LESS

by Andrew Sean Greer

Winner of the 2018 Pulitzer Prize in fiction. To avoid an ex-boyfriend's wedding, a failed novelist attends literary events around the world.

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1 negative comments

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  • The Whos look lame and the Grinch looks cute, I don't think these designs would work in a Dr. Seuss book. they're l… https://t.co/OInUXFqIqs
  • A five year age gap does not become less creepy when the 15 year old becomes 17 years old, book.
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  • 1 positive comments

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    2 negative comments

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    What people are saying on Amazon (sample)

    • Arthur Less is hilariously well-named. In the opening salvo, he is waiting to be escorted to a literary event, sitting in a hotel lobby, while a woman he is meant to meet is circling the room looking for a woman, mistakenly thinking the author of the book she's read cannot be a man. On the eve of Arthur's fiftieth birthday, his partner of almost ten years has announced his upcoming nuptials, and in order to avoid this nightmare, Arthur has cobbled together a trip around the world accepting an odd congregation of invitations to host, attend, and teach various literary events. With each stop, he goes into his past, revealing more and more about himself and his history. Each experience generates memory, both poignant and absurd. Greer has a fine sense of character and irony, and this surpasses other books I've read by him.
    • After I started reading Less I immediately thought “So, why did this win the Pulitzer?” Then, about half way through, I began to understand. By the time we get to Morocco with Arthur Less, I was mentally comparing Less to Lolita, though the characters are nothing alike. While you hate the protagonist Humbert in Lolita, there is no denying the power of the novel. And where you will love the protagonist Arthur Less, it is the writing that shines here, not the sweep of the story or the depth of the characters. Is there a literary genre called Profound Humorous Romps? That’s where this book belongs. This is not a “gay” book, but Arthur is gay. This is not a story about middle age, but Arthur is confronting his own aging. This is a story about how humans are constantly swimming upstream against life. This is a story about how humans are old or young or bald or sad or beautiful or boring and sometimes we are more, but sometimes we are…(wait for it)…Less. I just hope Arthur turns sixty really soon, and Andrew Greer brings us a new book so we can ride shotgun again with Less.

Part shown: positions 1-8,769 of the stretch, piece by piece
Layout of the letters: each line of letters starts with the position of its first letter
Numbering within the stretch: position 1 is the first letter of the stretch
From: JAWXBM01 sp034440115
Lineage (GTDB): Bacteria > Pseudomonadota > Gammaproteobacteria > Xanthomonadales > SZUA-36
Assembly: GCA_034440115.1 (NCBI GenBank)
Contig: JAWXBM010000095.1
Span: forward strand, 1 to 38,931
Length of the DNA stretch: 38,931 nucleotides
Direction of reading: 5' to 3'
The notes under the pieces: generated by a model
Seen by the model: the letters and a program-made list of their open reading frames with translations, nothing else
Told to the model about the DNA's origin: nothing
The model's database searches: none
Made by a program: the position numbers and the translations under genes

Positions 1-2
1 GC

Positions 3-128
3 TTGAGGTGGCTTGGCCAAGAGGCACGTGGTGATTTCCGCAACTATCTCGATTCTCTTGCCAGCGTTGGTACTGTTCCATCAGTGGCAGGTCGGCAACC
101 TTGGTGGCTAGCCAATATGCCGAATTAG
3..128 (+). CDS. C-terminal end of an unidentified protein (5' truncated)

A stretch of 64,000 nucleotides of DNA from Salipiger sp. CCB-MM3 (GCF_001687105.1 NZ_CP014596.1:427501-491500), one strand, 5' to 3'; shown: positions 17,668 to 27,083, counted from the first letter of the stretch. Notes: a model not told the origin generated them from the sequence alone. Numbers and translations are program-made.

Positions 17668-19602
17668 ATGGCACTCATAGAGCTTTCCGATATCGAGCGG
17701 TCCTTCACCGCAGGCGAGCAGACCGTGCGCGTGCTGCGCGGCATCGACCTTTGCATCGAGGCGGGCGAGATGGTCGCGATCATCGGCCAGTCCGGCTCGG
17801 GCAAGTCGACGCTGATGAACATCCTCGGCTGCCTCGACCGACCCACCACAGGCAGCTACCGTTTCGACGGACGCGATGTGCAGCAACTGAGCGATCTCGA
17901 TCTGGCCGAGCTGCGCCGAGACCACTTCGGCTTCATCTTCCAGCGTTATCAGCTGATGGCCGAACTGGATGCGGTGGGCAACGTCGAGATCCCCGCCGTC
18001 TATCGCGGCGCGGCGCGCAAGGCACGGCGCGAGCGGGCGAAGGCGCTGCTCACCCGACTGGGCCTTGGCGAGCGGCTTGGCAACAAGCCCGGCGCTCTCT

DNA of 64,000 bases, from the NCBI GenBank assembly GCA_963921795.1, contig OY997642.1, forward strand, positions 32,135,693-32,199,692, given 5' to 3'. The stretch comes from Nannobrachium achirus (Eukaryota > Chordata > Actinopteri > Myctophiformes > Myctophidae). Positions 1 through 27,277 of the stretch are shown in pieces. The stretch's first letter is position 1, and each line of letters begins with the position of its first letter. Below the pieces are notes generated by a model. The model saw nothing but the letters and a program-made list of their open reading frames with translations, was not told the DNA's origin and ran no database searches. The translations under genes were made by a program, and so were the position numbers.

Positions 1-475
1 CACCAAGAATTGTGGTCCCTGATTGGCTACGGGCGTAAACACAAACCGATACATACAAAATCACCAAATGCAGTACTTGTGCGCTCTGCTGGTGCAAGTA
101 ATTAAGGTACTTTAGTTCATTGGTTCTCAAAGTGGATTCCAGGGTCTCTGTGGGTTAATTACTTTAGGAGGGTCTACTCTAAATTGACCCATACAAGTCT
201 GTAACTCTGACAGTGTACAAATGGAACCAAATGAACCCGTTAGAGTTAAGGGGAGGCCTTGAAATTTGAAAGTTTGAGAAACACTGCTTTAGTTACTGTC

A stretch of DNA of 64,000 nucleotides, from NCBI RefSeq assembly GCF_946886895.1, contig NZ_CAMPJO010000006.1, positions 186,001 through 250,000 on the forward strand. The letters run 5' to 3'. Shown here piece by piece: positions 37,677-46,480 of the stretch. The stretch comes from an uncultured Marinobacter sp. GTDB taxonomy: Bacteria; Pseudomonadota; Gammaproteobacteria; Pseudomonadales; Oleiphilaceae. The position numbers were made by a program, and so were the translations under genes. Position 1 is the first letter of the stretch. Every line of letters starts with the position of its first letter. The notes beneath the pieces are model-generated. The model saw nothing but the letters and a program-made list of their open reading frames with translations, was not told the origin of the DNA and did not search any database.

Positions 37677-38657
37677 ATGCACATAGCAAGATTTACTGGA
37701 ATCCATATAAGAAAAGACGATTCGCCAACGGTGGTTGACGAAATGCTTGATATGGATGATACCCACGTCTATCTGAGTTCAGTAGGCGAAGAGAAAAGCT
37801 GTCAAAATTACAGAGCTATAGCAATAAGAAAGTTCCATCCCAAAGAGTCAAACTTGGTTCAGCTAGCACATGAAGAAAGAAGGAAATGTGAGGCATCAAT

• Tender, funny, sometimes melancholy, written with beautiful language. I first read a chapter of the novel when it appeared as a short story in The New Yorker earlier this year. It was a tour de force of carefully managed absurdity, heartache, and wistful humor. The book is just as good (although its structural device perhaps goes on a bit too long -- one country too many, maybe). Greer's writing is masterful. He manages to be meaningful and funny at the same time, an incredible balancing act. And he is just so lovely with words. This could have really gone off the rails, it could have been repetitive and gimmicky, but he's too skilled a writer for that. 4 stars instead of 5 (4.5 if I could) for what felt like a giving up at the end (that one chapter too many, and too quick an ending). Otherwise, a fantastic book and a truly great discovery.
    • There are some beautiful turns of phrase in here, and some good characters and an interesting story. I read it and enjoyed it, but a Pulitzer??! No. I think not. It just didn't have enough- of anything! Characters weren't deep enough or real enough, writing wasn't amazing enough, story wasn't interesting enough. It needed more. Shame on you, Pulitzer committee.
    • The least attractive part of "Less" is the main character, Less himself. He's a shlump. Unappealing and frankly uninteresting. Beyond that, the writing is show-offy, making you conscious of the author's choice of words and structure. To be fair, I did not finish the book. I got about 1/3rd of the way through and just didn't care what happened in the rest of the book.